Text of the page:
England was the last Western nation to leave the gold standard during the Great Depression, saving the United States, and by clinging to the gold standard the United States put its banking system in mortal danger—a threat that was only alleviated when Franklin Roosevelt took the country off gold in the 1930s.

Although the conspiracy-minded still see the Bank of England as a threat, the ascension of New York over London as the world’s money center in World War I and the creation of the Federal Reserve System have to a large degree provided a new source of conspiracy angst, the Federal Reserve. Modern conspiracy theorists must carefully weave the Bank of England’s shadowy power in with the more obvious role played by the Federal Reserve.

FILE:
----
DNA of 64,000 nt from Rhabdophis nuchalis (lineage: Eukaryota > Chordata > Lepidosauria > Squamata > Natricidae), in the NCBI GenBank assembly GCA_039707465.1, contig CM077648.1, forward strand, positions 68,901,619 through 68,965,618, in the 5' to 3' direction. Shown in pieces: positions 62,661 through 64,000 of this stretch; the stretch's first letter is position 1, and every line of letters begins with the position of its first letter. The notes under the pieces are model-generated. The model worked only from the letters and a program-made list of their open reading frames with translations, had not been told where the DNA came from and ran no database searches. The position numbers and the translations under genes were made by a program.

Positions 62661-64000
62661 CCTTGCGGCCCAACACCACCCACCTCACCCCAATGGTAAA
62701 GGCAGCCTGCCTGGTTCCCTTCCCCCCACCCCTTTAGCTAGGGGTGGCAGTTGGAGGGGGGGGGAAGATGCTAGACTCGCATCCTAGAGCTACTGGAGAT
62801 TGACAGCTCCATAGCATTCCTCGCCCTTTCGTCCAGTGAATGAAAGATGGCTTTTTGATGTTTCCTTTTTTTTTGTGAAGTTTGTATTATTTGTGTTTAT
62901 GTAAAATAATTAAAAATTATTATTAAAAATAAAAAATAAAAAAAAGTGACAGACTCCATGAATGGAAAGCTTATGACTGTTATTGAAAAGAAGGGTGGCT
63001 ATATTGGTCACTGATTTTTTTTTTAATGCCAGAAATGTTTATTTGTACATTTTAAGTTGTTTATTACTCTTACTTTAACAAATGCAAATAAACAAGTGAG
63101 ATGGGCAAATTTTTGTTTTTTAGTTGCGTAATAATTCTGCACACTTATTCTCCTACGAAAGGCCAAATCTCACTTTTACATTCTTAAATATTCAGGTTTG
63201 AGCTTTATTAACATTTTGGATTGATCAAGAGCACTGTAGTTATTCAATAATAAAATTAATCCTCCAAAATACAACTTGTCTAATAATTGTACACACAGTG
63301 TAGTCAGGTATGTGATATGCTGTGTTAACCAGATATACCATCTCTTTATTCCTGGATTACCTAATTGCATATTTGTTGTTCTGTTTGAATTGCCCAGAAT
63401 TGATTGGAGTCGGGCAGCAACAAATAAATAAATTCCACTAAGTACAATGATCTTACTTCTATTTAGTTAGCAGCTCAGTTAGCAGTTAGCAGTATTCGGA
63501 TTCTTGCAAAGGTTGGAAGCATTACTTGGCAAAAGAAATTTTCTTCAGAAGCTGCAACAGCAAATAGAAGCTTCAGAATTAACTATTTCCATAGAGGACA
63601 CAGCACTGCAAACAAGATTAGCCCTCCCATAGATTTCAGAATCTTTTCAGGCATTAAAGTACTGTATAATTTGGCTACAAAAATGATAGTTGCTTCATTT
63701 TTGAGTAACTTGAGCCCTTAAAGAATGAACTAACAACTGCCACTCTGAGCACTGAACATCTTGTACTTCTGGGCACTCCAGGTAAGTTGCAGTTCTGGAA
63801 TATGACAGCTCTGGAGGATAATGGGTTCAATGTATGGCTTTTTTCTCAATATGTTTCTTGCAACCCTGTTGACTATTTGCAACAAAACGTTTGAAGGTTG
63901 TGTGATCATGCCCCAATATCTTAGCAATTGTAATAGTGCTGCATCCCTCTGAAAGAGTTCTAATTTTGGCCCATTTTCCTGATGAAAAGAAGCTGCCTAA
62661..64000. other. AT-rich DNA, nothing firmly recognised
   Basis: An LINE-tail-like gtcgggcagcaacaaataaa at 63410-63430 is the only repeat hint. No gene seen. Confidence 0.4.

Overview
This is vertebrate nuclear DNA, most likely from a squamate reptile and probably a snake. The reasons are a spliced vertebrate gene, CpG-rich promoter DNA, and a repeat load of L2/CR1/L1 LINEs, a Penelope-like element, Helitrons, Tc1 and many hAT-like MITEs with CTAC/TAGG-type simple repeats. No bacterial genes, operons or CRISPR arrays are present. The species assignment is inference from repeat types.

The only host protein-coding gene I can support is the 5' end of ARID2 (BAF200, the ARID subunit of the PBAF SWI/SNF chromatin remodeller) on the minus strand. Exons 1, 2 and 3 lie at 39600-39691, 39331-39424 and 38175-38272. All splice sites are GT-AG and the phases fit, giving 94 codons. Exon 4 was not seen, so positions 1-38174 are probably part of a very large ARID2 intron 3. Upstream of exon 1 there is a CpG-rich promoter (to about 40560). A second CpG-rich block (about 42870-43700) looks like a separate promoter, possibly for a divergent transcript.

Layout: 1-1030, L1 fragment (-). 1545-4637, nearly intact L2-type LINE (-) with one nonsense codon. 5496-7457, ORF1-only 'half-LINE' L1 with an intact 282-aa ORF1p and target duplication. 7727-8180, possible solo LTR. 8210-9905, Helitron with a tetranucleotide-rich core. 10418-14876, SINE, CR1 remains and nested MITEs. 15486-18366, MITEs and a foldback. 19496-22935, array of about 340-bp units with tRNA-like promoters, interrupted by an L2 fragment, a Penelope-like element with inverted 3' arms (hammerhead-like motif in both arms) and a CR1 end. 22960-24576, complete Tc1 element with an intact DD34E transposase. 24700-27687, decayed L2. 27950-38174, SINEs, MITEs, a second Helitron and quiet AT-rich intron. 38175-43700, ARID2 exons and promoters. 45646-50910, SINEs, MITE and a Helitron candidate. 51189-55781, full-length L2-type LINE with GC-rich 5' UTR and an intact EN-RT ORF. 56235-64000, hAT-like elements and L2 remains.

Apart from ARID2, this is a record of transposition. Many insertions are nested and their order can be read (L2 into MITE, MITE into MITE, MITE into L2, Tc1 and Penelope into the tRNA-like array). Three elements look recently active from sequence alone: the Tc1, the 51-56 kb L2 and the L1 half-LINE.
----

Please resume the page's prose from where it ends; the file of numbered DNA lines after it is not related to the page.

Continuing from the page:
Bank of the United States

First Bank of the United States
First Bank of the United States

Seen as an instrument of British interests, the Bank of the United States (BUS) was the most powerful single financial institution in the nation, and thus was the target of those who suspected that foreigners, especially the British, engaged in “shadow control” of the bank.

After the First BUS had its charter expire, and was subsequently replaced by the Second BUS (1816), the new bank became the object of a different conspiracy view in which the “monied interests” sought control over the “common man” through the Bank.

As part of his Report on Public Credit, Secretary of the Treasury Alexander Hamilton recommended creation of a national bank to hold the nation’s deposits, make loans to the new government of the United States, and to provide a source of stability for the nation’s money supply.